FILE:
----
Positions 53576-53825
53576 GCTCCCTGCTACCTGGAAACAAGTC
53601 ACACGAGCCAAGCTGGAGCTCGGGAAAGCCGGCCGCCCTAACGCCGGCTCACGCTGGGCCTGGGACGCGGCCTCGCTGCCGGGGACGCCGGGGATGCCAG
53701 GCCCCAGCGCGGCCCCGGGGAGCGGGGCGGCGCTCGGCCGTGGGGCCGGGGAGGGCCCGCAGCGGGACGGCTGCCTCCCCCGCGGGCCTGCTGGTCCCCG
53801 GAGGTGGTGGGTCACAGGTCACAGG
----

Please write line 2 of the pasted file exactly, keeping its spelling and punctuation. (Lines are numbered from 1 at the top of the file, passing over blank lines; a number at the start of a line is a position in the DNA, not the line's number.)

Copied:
53576 GCTCCCTGCTACCTGGAAACAAGTC